b. Using find-object and image-draw-named-object! as helpers, write a procedure, (find-and-draw-object! image objects name), that finds an object with the given name and, if it is found, draws it in the image. If the object is not found, your procedure should raise a reasonable error.

Exercise 5: Preconditions

a. Review the sample implementation of assoc.

;;; Procedure:
;;;   assoc
;;; Parameters:
;;;   key, a Scheme value
;;;   alist, an associate list
;;; Purpose:
;;;   Find an entry with key key in alist.
;;; Produces:
;;;   entry, a Scheme value
;;; Preconditions:
;;;   No additional
;;; Postconditions:
;;;   If there is an index, i, such that
;;;     (equal? key (car (list-ref alist i)))
;;;   then entry is the first such entry
;;;   Otherwise, entry is false (#f)
(define assoc
  (lambda (key alist)
    (cond
       ; If there are no entries left in the association list,
       ; there are no entries with the given key.
       ((null? alist)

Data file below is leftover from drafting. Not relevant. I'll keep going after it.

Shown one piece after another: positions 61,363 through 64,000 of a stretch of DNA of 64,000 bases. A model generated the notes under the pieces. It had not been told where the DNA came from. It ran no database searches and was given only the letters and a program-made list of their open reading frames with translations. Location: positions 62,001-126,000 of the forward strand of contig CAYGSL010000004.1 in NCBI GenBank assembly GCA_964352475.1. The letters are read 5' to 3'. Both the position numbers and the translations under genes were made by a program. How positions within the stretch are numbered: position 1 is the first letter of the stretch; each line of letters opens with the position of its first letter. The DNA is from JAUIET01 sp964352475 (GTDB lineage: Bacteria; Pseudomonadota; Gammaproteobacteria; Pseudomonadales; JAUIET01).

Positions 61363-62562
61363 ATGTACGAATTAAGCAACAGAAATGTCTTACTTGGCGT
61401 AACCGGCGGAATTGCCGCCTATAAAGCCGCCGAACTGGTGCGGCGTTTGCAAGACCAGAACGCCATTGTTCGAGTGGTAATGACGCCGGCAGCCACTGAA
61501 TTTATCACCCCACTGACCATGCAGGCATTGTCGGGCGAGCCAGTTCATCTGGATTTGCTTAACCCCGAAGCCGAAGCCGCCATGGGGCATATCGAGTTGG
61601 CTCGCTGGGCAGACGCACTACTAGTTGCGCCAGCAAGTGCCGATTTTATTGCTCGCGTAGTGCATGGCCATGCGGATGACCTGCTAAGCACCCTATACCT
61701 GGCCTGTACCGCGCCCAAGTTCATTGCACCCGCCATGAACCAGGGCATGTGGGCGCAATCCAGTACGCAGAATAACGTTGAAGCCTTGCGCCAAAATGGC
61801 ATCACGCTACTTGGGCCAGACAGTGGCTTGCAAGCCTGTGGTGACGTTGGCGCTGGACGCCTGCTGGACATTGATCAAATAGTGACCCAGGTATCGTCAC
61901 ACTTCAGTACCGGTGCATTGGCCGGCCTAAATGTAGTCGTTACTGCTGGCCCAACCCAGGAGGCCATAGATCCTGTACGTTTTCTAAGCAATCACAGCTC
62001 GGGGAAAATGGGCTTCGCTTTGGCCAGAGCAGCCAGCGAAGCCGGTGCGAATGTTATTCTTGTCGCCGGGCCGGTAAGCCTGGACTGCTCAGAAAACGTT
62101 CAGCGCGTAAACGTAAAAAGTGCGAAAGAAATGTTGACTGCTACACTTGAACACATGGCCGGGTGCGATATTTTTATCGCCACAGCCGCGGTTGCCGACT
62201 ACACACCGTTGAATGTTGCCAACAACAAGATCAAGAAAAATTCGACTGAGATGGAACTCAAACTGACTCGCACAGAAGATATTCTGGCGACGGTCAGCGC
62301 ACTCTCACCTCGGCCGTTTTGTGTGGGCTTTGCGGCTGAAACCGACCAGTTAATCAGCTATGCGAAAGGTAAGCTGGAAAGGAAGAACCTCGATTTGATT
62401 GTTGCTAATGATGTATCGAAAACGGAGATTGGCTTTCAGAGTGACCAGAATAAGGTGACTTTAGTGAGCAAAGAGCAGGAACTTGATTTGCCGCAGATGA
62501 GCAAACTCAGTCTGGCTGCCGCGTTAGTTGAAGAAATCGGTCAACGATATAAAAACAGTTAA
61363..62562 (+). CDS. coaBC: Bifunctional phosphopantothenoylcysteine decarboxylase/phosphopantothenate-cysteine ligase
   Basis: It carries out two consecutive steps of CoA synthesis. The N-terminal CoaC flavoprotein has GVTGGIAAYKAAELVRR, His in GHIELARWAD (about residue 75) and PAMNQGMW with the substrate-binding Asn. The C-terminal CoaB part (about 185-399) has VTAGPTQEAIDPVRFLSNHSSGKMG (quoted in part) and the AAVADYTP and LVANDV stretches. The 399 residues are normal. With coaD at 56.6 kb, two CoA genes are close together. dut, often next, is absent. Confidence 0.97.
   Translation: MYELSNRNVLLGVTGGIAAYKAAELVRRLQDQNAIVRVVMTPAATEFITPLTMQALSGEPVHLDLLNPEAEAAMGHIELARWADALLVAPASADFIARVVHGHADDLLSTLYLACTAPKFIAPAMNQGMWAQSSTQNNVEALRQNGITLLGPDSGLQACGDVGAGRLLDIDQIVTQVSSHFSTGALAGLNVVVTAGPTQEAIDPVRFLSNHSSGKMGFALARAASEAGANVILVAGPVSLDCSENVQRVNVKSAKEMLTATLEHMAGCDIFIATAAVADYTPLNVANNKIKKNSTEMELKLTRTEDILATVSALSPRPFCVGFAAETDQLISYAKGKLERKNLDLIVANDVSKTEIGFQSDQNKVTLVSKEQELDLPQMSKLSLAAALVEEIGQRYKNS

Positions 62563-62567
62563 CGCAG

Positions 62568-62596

#f)
       ; If the key we're looking for is the key of the first
       ; entry, then use that entry.
       ((equal? key (car (car alist))) 
        (car alist))
       ; Otherwise, look in the rest of the association list.
       (else 
        (assoc key (cdr alist))))))

b. What do you think that assoc will do if it is given a list in which each element is a pair, rather than a list? For example, can we use assoc to search the following list to determine the first name of a faculty member whose last name you know?

(define math-cs-stats
  (list (cons "Walker" "Henry")
        (cons "Stone" "John")
        (cons "Rebelsky" "Sam")
        (cons "Davis" "Janet")
        (cons "Coahran" "Marge")
        (cons "Weinman" "Jerod")
        (cons "Wolf" "Royce")
        (cons "Chamberland" "Marc")
        (cons "Shuman" "Karen")
        (cons "French" "Chris")
        (cons "Romano" "David")
        (cons "Mosley" "Holly")
        (cons "Kuiper" "Shonda")
        (cons "Blanchard" "Jeffrey")
        (cons "Jonkman" "Jeffrey")
        (cons "Moore" "Tom and Emily")))

c. Confirm or refute your answers by experimentation.

d. Based on your experience, what preconditions should assoc have?

Exercise 6: Finding Multiple Objects

a. Suppose we inadvertently give two objects in the same list the same name. For example, suppose we add another entry to the drawing above of the given form:

        (list "tall" "ellipse" "grey" 190 50 150 50)

What do you expect find-object to return when it is asked to search for "tall"?

b. Check your answer experimentally.